The popularity of small-caliber pocket pistols chambered in .25 ACP and .32 ACP has waned considerably in recent years due to an ever-growing selection of sub-compact models chambered for larger cartridges, including 9 mm Luger and .380 ACP—a transition that occurred, in part, due to the 2008 release of Ruger’s Lightweight Compact Pistol (LCP).
The iconic .44-cal. Auto Mag Pistol has been revived for the 21st century, thanks to a new company looking to feed a rabid fan base.
Our newest episode of American Rifleman TV brings us back to the basics of shooting. We'll also take a look at the new Walther PDP and look back at the old French "Tabatiere" breechloader.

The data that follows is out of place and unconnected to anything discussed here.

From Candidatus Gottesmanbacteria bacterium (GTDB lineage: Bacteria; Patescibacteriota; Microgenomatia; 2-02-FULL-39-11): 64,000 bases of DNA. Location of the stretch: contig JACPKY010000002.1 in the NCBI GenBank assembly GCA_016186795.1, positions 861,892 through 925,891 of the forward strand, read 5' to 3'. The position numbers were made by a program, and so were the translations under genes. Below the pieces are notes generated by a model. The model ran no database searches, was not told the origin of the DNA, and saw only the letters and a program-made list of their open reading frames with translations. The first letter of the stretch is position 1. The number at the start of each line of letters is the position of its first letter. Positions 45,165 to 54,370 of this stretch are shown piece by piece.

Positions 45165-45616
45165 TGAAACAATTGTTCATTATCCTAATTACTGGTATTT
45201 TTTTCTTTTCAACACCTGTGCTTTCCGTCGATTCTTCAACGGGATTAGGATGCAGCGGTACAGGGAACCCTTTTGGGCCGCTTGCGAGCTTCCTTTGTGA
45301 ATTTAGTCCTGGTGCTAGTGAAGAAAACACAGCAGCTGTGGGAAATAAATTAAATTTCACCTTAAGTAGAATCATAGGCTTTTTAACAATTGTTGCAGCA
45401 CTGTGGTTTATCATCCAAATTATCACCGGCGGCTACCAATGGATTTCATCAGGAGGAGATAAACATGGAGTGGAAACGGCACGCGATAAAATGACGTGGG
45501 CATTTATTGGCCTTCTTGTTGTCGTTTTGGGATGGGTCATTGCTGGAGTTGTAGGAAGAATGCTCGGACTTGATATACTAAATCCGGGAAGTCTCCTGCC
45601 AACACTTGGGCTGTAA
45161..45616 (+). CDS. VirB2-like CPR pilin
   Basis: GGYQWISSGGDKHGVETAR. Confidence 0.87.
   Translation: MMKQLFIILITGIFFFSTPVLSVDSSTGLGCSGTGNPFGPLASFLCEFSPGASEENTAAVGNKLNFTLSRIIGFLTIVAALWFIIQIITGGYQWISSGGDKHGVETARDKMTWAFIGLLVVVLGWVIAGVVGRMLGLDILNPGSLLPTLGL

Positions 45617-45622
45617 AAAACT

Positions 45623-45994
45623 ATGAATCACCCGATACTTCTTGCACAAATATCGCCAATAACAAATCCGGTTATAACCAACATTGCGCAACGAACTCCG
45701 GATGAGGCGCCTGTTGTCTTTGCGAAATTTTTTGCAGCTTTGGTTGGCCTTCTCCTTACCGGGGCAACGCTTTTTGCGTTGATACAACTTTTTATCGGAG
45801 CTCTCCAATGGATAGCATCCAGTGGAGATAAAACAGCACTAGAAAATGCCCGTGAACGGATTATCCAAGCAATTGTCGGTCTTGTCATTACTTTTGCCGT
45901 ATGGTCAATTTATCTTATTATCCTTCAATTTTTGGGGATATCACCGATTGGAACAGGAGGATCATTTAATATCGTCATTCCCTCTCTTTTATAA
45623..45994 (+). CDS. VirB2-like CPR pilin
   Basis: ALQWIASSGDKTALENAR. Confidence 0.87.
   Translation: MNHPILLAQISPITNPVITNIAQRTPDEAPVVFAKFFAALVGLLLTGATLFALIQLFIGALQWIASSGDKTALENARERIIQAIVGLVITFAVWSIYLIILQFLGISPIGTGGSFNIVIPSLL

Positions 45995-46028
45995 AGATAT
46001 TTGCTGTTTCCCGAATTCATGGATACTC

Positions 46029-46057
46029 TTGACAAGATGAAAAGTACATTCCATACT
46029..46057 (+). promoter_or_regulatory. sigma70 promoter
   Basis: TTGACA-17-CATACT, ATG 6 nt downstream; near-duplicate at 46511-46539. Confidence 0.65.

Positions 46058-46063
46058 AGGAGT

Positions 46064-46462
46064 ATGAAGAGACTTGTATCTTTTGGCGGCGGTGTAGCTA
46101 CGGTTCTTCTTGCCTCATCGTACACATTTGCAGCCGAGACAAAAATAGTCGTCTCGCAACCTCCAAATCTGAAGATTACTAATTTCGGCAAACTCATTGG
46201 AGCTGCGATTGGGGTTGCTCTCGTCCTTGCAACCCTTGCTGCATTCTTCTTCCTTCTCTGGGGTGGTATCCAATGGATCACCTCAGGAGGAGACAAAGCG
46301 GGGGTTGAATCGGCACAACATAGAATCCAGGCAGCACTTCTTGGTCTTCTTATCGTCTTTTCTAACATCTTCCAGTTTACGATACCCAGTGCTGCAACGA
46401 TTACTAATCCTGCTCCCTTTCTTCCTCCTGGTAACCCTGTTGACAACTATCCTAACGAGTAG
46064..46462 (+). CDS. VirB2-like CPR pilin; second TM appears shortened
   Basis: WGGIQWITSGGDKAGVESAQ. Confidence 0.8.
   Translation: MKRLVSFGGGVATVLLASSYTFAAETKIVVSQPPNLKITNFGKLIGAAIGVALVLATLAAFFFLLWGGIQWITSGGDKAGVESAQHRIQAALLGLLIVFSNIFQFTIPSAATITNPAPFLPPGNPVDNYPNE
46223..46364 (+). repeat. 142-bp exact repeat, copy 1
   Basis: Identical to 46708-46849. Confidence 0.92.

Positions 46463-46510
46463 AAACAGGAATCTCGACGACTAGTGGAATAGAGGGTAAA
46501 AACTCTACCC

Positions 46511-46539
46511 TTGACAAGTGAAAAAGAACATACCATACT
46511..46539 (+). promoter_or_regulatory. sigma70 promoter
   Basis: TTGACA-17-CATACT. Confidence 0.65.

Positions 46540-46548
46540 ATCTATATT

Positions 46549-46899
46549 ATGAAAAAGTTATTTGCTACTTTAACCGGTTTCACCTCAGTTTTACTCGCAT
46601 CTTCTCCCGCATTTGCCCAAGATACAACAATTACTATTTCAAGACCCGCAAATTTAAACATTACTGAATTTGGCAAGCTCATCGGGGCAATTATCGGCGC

Having a long gun that accepts the same cartridge as your handgun has made good sense for 150 years, but some of today’s modern pistol-caliber carbines take the idea a step further by sharing the same magazine.
Adopted alongside the U.S. Model 1855 Rifle and Rifle-Musket, the Model 1855 Pistol Carbine mated a shoulder stock to a big-bore handgun. While soon rendered obsolete by better carbines, such as the Sharps, the M1855s saw service against the Apache and Cheyenne and in the American Civil War.